Top stories of 2020
A year to remember or a year to forget? The COVID-19 pandemic dominated headlines across the globe, including here at the University of Manitoba, but there was always light behind the dark clouds. Positive stories shone through. In 2020, we completed a historically successful five-year fundraising campaign that united our community. We welcomed a new president. We saw members of our community achieve incredible personal success, and witnessed many of our students, faculty, staff and alumni coming together to face the globe’s biggest challenges.
It was definitely a year to remember.
Here are some of UM Today’s top stories of 2020.
Front and Centre realizes largest fundraising campaign in Manitoba history
This year we wrapped up the Front and Centre campaign, the largest fundraising campaign in Manitoba history, raising $626,260,909 to move well past the $500 million goal established at its 2015 launch.
The astounding amount represents donations from 62,075 individuals, one in five of whom were graduates of the University of Manitoba, and from 48 different countries around the world, making this a truly global campaign.
Welcoming Dr. Michael Benarroch, UM’s 12th President and Vice-Chancellor
On July 1, UM welcomed Dr. Michael Benarroch as our new president and vice-chancellor. Dr. Benarroch brings to the role his inspiring energy and passion for the life-changing possibilities of higher education and his dedication to the province and the UM community. He is also recognized as a warm, collegial and dedicated leader who cares deeply about the success of this university, this province and its people.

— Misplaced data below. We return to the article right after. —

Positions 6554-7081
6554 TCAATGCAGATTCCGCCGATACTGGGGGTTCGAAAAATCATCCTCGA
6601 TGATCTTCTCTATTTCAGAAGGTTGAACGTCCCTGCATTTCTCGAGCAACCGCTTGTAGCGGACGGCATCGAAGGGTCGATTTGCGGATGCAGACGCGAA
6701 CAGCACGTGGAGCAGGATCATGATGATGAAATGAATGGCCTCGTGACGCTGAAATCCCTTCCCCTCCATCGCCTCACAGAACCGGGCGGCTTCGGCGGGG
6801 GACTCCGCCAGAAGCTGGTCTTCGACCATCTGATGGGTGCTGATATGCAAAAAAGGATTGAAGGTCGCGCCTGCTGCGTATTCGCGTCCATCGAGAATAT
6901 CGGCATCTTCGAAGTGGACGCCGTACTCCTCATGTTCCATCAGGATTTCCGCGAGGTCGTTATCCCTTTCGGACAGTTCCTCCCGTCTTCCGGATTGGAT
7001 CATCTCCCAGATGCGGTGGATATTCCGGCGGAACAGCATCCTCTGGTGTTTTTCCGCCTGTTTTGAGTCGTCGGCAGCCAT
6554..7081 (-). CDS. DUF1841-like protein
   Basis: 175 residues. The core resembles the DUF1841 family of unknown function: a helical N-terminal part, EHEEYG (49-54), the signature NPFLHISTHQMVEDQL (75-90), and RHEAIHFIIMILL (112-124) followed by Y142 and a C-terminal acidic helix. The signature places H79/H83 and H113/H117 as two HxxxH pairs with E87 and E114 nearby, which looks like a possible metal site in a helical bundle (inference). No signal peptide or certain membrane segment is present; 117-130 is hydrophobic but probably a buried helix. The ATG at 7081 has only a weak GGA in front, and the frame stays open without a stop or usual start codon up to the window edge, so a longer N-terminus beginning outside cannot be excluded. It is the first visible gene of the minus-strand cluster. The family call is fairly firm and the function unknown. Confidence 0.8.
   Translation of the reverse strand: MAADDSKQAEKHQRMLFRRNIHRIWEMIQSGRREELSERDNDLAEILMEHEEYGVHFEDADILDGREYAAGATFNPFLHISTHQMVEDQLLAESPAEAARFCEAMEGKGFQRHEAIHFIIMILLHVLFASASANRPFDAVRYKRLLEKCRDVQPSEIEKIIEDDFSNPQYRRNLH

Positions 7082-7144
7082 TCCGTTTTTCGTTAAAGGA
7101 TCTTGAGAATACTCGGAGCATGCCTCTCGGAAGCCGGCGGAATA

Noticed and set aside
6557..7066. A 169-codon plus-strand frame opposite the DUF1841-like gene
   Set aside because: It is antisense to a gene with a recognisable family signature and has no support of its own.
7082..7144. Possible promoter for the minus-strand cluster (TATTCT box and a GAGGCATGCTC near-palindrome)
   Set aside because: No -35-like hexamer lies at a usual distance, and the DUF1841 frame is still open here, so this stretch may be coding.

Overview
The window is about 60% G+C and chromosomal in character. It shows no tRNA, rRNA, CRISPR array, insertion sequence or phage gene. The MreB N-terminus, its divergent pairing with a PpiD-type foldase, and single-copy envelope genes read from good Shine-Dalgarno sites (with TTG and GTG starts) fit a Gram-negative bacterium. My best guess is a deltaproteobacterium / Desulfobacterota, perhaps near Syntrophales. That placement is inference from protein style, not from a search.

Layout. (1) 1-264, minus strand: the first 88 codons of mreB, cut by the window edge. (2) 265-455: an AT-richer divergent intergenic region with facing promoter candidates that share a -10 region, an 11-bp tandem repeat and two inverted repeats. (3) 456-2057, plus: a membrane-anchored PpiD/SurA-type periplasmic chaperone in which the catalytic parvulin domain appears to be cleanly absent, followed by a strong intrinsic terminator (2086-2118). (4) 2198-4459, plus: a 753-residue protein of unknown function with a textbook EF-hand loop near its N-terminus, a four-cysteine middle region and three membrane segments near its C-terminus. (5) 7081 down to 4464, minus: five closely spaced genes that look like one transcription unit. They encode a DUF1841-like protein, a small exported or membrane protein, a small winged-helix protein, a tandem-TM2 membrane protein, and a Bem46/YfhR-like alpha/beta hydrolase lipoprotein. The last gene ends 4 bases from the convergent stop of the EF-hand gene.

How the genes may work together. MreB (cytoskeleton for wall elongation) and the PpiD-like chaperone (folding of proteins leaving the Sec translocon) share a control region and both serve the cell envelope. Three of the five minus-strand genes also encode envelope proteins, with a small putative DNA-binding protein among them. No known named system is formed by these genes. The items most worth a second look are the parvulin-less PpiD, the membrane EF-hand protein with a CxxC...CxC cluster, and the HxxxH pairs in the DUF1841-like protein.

Rising to the challenge of COVID-19
No review of 2020 is complete without discussing COVID-19. Like every community around the globe, UM adapted to face the challenges brought on by the pandemic. Hundreds of UM students volunteered to help in many important roles. UM medical students worked in Winnipeg hospitals to ensure ICU patients are able to stay in touch with their families while COVID-19 restrictions were in place. One of our alums – who was instrumental in helping find a vaccine for Ebola several years ago – worked with an international team to better understand COVID-19. We even developed a new course on COVID-19 that looks at how the media has covered the pandemic.
Vice-dean of Indigenous health bridges professional work with community
In 2020, we got to know Dr. Marcia Anderson – a vital voice during the COVID-19 pandemic as the vice-dean of Indigenous health for the Rady Faculty of Health Sciences. From social media awareness videos, to weekly panel discussions through Winnipeg’s Sunshine House and plenty of news citations, Dr. Anderson has been working tirelessly in 2020, sharing helpful and accessible information to the community about the virus.
Celebrating Virtual Convocation
On June 29, we celebrated the spirit of convocation and community, coming together virtually to honour the graduating class of 2020 and to confer their hard-earned degrees. It was UM’s 141st Spring Convocation, and though we weren’t able to celebrate in person, we were happy to recognize the Class of 2020 and their outstanding achievements.
Five Vanier Scholars call UM home in 2020
In 2020, UM proudly welcomed five Vanier Scholarship recipients to its community. The five recipients – Javad Alizadeh, Human Anatomy & Cell Science; Ashley Hayward, Peace and Conflict Studies; Sarah Turner, Community Health Sciences/Children’s Hospital Research Institute of Manitoba; Rachel Nickel, Physics & Astronomy; and Belal Zia, Psychology – will each receive $150,000 over three years towards his or her research.